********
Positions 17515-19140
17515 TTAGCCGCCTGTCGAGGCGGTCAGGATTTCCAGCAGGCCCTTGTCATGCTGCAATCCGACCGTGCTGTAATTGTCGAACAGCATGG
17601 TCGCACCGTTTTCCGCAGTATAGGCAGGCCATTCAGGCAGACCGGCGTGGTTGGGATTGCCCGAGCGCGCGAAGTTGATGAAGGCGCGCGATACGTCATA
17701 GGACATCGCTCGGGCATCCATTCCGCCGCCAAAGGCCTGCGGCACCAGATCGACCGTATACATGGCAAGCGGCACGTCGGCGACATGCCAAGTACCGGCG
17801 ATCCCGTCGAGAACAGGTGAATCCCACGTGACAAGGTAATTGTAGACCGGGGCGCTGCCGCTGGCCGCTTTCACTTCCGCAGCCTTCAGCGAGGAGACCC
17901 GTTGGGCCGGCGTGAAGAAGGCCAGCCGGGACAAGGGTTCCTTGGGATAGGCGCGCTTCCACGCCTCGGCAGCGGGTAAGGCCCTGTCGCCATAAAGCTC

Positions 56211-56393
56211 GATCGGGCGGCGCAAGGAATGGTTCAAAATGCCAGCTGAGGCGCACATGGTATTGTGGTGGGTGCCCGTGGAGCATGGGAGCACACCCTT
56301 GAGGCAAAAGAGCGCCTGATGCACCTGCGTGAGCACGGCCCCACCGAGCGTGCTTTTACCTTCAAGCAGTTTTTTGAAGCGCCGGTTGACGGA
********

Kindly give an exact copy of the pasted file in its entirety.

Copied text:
Positions 17515-19140
17515 TTAGCCGCCTGTCGAGGCGGTCAGGATTTCCAGCAGGCCCTTGTCATGCTGCAATCCGACCGTGCTGTAATTGTCGAACAGCATGG
17601 TCGCACCGTTTTCCGCAGTATAGGCAGGCCATTCAGGCAGACCGGCGTGGTTGGGATTGCCCGAGCGCGCGAAGTTGATGAAGGCGCGCGATACGTCATA
17701 GGACATCGCTCGGGCATCCATTCCGCCGCCAAAGGCCTGCGGCACCAGATCGACCGTATACATGGCAAGCGGCACGTCGGCGACATGCCAAGTACCGGCG
17801 ATCCCGTCGAGAACAGGTGAATCCCACGTGACAAGGTAATTGTAGACCGGGGCGCTGCCGCTGGCCGCTTTCACTTCCGCAGCCTTCAGCGAGGAGACCC
17901 GTTGGGCCGGCGTGAAGAAGGCCAGCCGGGACAAGGGTTCCTTGGGATAGGCGCGCTTCCACGCCTCGGCAGCGGGTAAGGCCCTGTCGCCATAAAGCTC

Positions 56211-56393
56211 GATCGGGCGGCGCAAGGAATGGTTCAAAATGCCAGCTGAGGCGCACATGGTATTGTGGTGGGTGCCCGTGGAGCATGGGAGCACACCCTT
56301 GAGGCAAAAGAGCGCCTGATGCACCTGCGTGAGCACGGCCCCACCGAGCGTGCTTTTACCTTCAAGCAGTTTTTTGAAGCGCCGGTTGACGGA